Regulation of Nanoscale Materials under the Toxic Substances Control Act


Courtesy of American Bar Association (ABA)

Nanotechnology, loosely described as creating or using materials or processes at a scale of approximately one to one hundred nanometers (a nanometer is one billionth of a meter, or 10-9 m) in at least one dimension, is a rapidly-growing technology being used in virtually all major industrial sectors, including electronics, medicine, coatings, consumer products, aerospace, and specialty materials. Nanotechnology holds promise for environmental protection as well, offering the possibility of increased energy efficiency, improved pollution controls, and more effective cleanup technologies. With these promises come concerns: the possibility that applications of nanotechnology may pose new or unusual risks to human health or the environment.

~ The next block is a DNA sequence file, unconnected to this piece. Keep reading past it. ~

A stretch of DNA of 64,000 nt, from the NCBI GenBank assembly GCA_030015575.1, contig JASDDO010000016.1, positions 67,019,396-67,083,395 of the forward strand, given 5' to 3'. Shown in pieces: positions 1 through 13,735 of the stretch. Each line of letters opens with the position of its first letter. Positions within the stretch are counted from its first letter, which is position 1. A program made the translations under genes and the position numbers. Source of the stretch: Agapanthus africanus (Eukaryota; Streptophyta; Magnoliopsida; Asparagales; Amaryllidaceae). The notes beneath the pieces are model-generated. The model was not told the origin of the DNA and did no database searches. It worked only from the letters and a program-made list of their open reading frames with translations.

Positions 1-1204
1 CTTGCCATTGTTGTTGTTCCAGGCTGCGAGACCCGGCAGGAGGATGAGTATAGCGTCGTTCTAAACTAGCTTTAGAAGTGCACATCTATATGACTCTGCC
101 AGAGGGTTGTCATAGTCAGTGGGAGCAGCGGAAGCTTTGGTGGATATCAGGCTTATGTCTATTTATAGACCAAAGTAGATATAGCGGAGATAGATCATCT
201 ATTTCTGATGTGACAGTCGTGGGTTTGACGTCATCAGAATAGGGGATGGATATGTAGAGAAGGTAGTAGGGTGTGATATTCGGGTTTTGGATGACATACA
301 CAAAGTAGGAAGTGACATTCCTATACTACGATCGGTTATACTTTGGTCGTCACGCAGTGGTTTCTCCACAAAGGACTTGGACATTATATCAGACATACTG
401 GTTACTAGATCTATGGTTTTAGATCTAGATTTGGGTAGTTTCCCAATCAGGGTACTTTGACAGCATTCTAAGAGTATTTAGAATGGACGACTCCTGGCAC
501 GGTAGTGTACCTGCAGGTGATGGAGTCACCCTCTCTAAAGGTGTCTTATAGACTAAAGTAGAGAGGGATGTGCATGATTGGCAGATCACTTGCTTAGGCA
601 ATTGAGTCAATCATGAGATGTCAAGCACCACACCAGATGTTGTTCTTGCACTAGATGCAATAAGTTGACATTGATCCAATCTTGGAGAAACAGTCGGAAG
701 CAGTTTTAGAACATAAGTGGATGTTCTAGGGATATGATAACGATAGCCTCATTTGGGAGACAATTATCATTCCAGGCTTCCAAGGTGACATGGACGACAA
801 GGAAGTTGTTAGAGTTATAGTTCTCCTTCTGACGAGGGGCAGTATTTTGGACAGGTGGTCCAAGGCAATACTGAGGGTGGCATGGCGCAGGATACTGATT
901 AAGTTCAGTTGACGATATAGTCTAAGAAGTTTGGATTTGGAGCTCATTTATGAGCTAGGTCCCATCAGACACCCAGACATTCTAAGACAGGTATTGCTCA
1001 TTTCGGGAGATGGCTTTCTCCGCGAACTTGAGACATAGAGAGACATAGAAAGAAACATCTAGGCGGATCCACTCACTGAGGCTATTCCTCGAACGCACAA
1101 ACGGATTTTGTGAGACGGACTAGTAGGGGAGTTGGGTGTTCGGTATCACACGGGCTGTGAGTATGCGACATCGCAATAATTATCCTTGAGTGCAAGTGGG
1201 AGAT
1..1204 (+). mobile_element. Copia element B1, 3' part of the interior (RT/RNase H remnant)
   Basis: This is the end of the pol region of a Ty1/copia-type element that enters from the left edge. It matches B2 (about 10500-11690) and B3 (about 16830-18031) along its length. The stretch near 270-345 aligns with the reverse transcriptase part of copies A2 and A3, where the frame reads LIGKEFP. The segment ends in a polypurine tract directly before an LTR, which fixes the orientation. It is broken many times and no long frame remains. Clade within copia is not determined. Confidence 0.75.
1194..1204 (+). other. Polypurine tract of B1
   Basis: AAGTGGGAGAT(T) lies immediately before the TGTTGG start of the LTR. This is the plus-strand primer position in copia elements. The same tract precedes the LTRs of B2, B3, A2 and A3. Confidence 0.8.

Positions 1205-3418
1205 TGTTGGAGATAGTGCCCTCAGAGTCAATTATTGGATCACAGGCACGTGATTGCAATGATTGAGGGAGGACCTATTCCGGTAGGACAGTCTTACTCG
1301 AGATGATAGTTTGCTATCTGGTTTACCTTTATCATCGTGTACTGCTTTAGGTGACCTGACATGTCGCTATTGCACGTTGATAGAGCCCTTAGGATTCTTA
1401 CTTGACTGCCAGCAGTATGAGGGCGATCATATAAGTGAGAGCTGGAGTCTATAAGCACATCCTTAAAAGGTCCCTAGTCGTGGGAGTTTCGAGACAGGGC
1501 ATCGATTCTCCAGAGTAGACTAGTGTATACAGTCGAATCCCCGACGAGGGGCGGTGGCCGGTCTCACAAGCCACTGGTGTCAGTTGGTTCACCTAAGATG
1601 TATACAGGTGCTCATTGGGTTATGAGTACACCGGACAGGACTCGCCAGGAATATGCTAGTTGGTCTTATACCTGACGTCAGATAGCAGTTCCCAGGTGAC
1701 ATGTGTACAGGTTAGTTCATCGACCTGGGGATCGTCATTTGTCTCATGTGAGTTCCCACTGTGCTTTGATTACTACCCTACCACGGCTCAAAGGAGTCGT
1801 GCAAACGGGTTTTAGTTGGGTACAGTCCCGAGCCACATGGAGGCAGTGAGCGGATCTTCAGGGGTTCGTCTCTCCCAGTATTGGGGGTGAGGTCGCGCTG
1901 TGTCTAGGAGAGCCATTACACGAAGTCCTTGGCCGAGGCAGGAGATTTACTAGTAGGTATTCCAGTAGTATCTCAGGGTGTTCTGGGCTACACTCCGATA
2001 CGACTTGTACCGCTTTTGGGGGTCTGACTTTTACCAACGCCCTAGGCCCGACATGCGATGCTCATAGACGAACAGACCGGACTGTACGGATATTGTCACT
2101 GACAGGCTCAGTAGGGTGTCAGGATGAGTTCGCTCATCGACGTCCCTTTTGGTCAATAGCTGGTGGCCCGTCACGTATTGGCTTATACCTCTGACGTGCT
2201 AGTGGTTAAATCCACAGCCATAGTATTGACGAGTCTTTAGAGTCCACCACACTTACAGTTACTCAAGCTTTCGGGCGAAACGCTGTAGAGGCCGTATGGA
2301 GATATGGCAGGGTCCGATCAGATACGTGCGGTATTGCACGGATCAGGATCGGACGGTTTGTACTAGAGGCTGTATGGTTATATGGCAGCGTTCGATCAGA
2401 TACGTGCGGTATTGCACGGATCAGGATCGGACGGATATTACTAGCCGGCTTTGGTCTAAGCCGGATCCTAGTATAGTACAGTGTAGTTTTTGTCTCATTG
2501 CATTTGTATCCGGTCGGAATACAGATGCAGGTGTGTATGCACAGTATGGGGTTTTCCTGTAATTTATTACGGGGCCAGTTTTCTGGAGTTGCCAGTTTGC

This paper addresses how the risks that may be associated with nanotechnology can be addressed by the Toxic Substances Control Act (TSCA). Unlike most other environmental statutes that focus on controlling the end products of economic activity (e.g., emissions, discharges, and wastes), TSCA is largely a “front-loaded” statute that provides EPA with the authority and obligation to regulate chemicals before and during their use. In that sense, TSCA is essential to the concept of “cradle-to-grave” regulation of commercial activity. TSCA complements several other statutes available to EPA to regulate the nanotechnology (e.g., Clean Air Act, Clean Water Act, Resource Conservation and Recovery Act, Federal Insecticide, Fungicide, and Rodenticide Act (FIFRA)). Other U.S. agencies also have the authority to regulate nanotechnology (e.g., Food and Drug Administration (FDA), Consumer Product Safety Commission, and Occupational Safety and Health Administration (OSHA)).

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